30 years later

Happy anniversary, Chico News & Review! Let me check the calendar … July 16, 2037 … Year of the Snake—yep, 30 years since the 30th year.

My, how this place has changed.

It seems like only yesterday when Chico had 86,000 residents, Butte County had 212,000, and neither had a 21st-century general plan in place. The Decider was president, the Terminator was governor, the Tenant Defender was mayor and Jane Dolan was supreme supervisor. (No one dared nickname her, lest the Mulhollanator come a-knockin’…) We had only 12 Starbucks.

Of course, in glorious 2037 (or, on the lunar calendar, 5797), we have 100,000 people in Chico—140,000 with CSU Chico in session, 160,000 including Estates Drive and Kirktown.

Indeed, the population expansion wasn’t as furious as expected, though there sure are a lot of people in South Oroville now. Remember when Paradise was still a town and Magalia a free-form community? Oh, that’s right, they still are—it’s DeSabla that became a city. The memory fades when you hit 70 …

Good thing we have Sophie Speer as CN&R editor. Who’d have thought Meredith Cooper’s son and Melissa Daugherty’s twins would have gone the legacy route, too? And Mark Lore—still arts editor, still going on and on about The Makai even after his eardrum transplant.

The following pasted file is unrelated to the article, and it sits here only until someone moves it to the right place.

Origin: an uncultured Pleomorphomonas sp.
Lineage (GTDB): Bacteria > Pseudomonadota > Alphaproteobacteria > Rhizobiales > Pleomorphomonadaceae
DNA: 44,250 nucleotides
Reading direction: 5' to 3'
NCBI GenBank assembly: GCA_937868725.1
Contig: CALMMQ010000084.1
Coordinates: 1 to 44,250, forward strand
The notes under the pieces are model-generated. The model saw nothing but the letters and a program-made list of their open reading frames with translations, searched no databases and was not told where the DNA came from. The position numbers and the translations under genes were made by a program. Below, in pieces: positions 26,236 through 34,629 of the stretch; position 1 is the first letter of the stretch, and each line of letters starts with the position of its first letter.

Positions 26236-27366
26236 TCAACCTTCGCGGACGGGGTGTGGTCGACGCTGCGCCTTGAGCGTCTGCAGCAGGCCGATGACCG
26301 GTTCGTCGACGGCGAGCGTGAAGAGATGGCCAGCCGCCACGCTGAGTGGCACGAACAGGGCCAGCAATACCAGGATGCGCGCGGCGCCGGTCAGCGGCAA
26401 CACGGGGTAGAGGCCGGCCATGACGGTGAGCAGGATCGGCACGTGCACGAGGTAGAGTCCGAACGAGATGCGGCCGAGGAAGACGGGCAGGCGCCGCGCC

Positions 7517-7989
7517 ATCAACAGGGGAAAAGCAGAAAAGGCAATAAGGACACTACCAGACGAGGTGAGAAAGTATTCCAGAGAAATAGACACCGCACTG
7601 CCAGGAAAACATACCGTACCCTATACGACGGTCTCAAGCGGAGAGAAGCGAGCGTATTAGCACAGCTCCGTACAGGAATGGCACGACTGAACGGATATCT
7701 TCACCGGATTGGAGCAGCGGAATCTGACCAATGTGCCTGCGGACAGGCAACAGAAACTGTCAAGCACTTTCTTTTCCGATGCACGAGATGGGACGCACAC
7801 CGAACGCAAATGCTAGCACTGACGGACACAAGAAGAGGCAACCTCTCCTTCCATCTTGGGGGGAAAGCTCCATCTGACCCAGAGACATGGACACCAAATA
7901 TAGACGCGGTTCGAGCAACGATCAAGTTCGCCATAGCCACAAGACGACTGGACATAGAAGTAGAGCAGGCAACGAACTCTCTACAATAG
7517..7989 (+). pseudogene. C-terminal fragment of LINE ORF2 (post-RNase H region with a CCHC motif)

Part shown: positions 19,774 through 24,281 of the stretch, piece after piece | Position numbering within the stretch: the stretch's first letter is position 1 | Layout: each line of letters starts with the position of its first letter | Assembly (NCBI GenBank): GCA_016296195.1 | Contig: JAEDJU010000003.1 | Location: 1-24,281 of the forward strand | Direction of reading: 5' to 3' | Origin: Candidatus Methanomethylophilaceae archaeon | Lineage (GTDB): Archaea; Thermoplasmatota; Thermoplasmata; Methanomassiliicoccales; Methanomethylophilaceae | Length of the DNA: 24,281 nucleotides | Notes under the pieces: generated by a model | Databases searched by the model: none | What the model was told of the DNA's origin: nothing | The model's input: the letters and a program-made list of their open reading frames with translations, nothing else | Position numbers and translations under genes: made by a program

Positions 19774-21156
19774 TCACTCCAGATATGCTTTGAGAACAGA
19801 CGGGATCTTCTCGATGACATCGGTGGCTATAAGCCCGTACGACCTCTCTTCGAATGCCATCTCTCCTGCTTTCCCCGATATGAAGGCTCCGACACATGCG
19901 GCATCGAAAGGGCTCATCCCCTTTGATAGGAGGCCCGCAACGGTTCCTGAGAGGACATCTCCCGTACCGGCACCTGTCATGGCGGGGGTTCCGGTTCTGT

Where were we? Oh, yes, growth.

Meriam Park’s SMU/TND/WXYZ codes sure set a nice precedent for the Spankin’ New Urban development in North Chico. It’s odd to think that Lando Landing land might actually have gone to Wal-Mart. If Elsie McLean hadn’t spent her 112th birthday in front of the City Council, the old Sunset Hills golf course would never have become the new Sunset Hills golf course, with a Starbucks at every hole.

I still remember that meeting—over in just 45 minutes, with polite debate. Charity Bailey and I were reminiscing about the days when councilmembers insulted each other. We never imagined that Kate Holcombe and Raeanne Bertagna would run as a slate, let alone win. Of course, Raeanne went on to become Supervisor Bertagna, when the District 3 runoff came down to a game of H-O-R-S-E and she beat Chuck Kutz on a jump shot.

I’m so glad CN&R’s stance against petty partisan bickering prevailed over muckraking and ranting. Cooperation is how the Greenline got adjusted: Following our editorial recommending the limit line conform to topography, Jane Dolan pushed for the Mud Creek nip and Maureen Kirk secured the South Chico tuck. (Thus the creation of sustainability hotbed Kirktown.)

I sure miss Peet’s, but I’m glad Empire Coffee stuck around. Empire, Bidwell Perk and 45 Starbucks—what a town!

Actually, this is a great town. We’ve protected our trees, preserved Bidwell Park, kept our water clean and reduced air pollution. “Smart growth” trumped knee-jerk planning. And the dreaded deficit from ’07? A thing of the past, thanks to the Gruendl-Flynn Initiative.

Oh, and the CN&R is still free—every Thursday in my Cerebrochip.